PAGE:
Fitzpatrick projected to end season as No. 1 after torching Earth course

Fatiha Betscher

Matt Fitzpatrick (Photo by Minas Panagiotakis/Getty Images)

by Fatiha Betscher, Jumeirah Estates, Dubai

Matthew Fitzpatrick is projected to now end the season as European No. 1 after posting a sizzling seven-under 65 in sauna-like conditions on the opening day of the DP World Tour Championship here in Dubai.

The 28-year-old reigning US Open champion burst from the opening tee to birdie five holes in succession before eventually joining fellow Englishman Tyrrell Hatton at the top, after Hatton bogeyed the last in his round also at seven-under.


Fitpatrick arrived at the Jumeirah Estates lying third on the Race to Dubai money-list but with DP World Tour organisers projecting he will jump ahead of both No. 1 ranked Rory McIllroy and also Kiwi Ryan Fox holding down No. 2 position, by going to the top.

McIlroy admitted to being ‘rusty’ in signing for a one-under 71 that has him sharing 22nd place while Fox posted a disappointing one-over 73 to be tied 32nd on the leaderboard but is projected to drop to No. 3 on the money-list.

And it was a croaky-sounding Fitzpatrick, who had declined to speak to SKY Sports during his round, but did speak albeit for a short time post his score of 65.

“It was an incredible start to have five birdies in a row,” he said. “I was laughing to be honest. I literally said to Billy (Foster – caddy) out there that when we won in 2020, didn’t we have four in a row? So, we did four in a row today and then we laughed about that and I made a fifth. It was a nice start to the day.”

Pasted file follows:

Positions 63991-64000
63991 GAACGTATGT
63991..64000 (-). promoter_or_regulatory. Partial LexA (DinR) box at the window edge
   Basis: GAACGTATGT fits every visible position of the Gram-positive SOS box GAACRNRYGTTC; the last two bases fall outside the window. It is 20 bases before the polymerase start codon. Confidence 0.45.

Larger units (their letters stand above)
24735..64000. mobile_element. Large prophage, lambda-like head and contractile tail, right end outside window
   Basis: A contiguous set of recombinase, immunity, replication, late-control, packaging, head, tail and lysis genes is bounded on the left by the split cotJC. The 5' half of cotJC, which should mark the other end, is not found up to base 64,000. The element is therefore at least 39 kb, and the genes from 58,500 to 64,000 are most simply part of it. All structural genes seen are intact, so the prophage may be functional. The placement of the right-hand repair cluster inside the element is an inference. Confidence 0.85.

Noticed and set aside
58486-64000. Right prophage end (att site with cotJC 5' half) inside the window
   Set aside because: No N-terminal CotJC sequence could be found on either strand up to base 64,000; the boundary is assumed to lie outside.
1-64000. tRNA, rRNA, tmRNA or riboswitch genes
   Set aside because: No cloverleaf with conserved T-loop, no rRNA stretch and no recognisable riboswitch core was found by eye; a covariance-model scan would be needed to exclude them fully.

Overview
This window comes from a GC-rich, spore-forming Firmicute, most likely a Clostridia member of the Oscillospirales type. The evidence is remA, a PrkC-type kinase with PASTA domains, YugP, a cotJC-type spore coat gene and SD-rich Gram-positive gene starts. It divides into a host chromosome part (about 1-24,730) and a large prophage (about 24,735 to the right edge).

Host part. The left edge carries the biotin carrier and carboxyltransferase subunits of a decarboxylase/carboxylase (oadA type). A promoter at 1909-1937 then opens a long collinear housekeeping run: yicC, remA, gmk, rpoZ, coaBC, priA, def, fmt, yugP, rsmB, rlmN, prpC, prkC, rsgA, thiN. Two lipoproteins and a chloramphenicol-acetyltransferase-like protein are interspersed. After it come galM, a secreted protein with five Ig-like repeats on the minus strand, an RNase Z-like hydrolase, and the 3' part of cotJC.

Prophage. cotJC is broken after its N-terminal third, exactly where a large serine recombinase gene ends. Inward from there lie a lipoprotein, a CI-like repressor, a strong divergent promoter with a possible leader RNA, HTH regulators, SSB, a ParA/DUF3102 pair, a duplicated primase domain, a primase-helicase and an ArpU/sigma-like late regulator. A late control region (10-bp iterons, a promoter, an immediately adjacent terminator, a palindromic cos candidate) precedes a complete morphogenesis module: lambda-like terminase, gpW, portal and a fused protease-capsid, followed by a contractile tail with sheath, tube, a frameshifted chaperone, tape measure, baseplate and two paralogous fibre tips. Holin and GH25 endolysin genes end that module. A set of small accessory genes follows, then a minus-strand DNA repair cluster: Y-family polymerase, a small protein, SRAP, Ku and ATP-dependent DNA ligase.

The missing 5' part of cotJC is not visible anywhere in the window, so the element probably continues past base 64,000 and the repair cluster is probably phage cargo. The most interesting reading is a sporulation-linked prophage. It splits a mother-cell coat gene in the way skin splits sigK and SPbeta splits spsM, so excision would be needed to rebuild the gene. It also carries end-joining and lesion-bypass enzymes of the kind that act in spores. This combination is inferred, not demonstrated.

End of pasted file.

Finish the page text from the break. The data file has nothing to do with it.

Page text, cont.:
Then when Fitzpatrick was advised he was projected, albeit after just one round, to go past both McIlroy and Fox, he responded:  “No, I have no idea how they are getting on. The way they are playing this week, it seems that it really is one shot at a time and you’ve got to be on your ball. Just because of how difficult I think it is with the rough, you’re missing fairways, you can’t give yourself any chances.

“It’s difficult to control the ball coming out of the rough, and certainly around the greens it’s the same deal, and it’s only probably going to get firmer.”


It’s being reported Fitzpatrick has turned his back on an invitation to attend this year’s BBC Sportsperson of the Year (SPOTY) award.

No doubt, Fitzpatrick must be on a shortlist for the award but he believes the chances of a golfer winning an award from a TV network that doesn’t cover it are very slim.  Many will very much agree with him.

To further lengthen the odds in winning the award on December 21st is the fact that just two British golfers have won the ‘SPOTY’ prize, firstly Dai Rees in 1957, after captaining GB&I to their first Ryder Cup victory since 1925 and Nick Faldo in 1989 after winning his first Masters.

Since Faldo’s triumph, only Darren Clarke in 2011 and Rory McIlroy in 2014 have been placed on the podium – with both Northern Irish golfers finishing as runners-up on those occasions.

Rory McIlroy was snubbed in 2014 despite winning back-to-back majors at the PGA Championship and The Open and also finishing second on that occasion to two-time SPOTY winner Lewis Hamilton, despite winning 35 events around the world along with his four majors plus being a member of four winning Ryder Cup teams, McIlroy has disgracefully been overlooked for the award.

Alarmingly, Fitzpatrick is currently 150-1 with bookmakers, reinforcing his belief why should he even bother entering..

“It’s funny you should mention that…. What can I say? It’s a recurring theme. Not that it bothers me,” he said.

“In Mexico once I was actually in the middle of the tournament and this bloke came running down the fairway shouting “Rory, Rory, please sign this.

“I said “I’m not Rory”, but he just wouldn’t have it. I suppose I’ve really made it when someone mistakes Rory for me.”

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